By Mike Costello
BBC Radio Five Live boxing correspondent
Five Live's Mike Costello is in Las Vegas as the countdown begins to Saturday's super-fight between Oscar de la Hoya and Floyd Mayweather.
And he soaks up the atmosphere ahead of the eagerly anticipated fight.
AND NOW THE END IS NEAR...
The final press conference - in the hotel theatre where Tom Jones and his hair lacquer are now playing - was generally subdued.
Maybe, after six months of trading barbs and insults, De la Hoya and Mayweather decided their energy was better saved.
A pensive Mayweather looks on during the final big-fight press conference
For the first time in an exhaustive promotional journey, both men looked apprehensive, even emotional, as they spoke.
Sugar Ray Leonard told us on Five Live last month how he believed his victory over Marvelous Marvin Hagler 20 years ago was created during the build-up.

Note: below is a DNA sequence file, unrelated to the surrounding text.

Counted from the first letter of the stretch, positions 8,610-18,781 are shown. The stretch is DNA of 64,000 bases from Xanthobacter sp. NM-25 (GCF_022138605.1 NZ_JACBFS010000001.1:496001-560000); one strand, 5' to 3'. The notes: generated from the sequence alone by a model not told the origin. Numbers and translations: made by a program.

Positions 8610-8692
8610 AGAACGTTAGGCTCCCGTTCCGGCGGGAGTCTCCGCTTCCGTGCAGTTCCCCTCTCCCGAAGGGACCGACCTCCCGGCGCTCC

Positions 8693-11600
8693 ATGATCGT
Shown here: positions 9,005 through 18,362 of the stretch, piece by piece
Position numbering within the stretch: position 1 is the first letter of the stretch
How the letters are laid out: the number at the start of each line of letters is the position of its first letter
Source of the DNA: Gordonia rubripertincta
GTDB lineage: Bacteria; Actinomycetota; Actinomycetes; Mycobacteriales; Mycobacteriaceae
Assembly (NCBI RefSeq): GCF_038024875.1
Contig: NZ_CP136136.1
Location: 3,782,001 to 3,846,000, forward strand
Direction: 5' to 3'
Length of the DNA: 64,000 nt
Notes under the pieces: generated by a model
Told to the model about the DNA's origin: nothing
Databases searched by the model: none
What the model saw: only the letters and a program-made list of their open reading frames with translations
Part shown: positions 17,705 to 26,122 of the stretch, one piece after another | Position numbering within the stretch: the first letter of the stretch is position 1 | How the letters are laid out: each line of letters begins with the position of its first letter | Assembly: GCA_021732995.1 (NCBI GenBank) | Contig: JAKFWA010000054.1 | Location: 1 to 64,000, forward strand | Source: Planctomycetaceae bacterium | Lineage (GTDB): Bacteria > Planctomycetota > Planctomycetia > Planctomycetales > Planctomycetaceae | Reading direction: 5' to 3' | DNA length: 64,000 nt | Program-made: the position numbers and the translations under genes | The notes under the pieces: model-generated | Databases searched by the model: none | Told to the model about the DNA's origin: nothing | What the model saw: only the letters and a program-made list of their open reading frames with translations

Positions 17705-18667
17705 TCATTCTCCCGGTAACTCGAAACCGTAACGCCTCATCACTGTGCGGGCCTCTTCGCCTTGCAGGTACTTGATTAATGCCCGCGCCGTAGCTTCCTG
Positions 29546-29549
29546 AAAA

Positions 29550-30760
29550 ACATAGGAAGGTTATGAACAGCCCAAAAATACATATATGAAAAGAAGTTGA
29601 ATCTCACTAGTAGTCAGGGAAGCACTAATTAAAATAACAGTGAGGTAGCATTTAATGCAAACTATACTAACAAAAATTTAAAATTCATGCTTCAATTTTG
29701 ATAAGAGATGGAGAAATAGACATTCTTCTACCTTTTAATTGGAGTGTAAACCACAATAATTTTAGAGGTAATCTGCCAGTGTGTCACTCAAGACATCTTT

De la Hoya and Mayweather have been involved in 45 world title fights between them. They know about wrestling with the demons of doubt.
So has the fight already been won and lost?
TALK OF THE TOWN
There are ways and means of assessing the magnitude of a fight. Money, venue, crowd, fighters' status - and the chambermaid test.
Richie Woodhall is here as part of Five Live's commentary team and was stunned to be badgered by the bearer of bed-linen on leaving his hotel room the other day.
She hit him with the two questions everyone around here seems to be asking: "Where are you watching the fight?" and "Who's gonna win?"
WALK OF LEGENDS
Another measure of the crossover appeal of the fight is the media centre.
Sited next to the Grand Garden Arena, it spans roughly half the size of a regular football pitch and is home to 1,100 writers, broadcasters and photographers.
At times, it ought to be renamed the Hall of Fame.
Tommy Hearns, Shane Mosley, Winky Wright, Bernard Hopkins, Emanuel Steward and Freddie Roach have all wandered in and around over the past couple of days.
Chambermaids up and down the Strip might be swooning over De La Hoya but this is a fighter's fight too.
A clock at the entrance is counting down the days, hours, minutes and seconds to go - and some of us, like kids on Christmas Eve - are wondering why it ticks so slowly.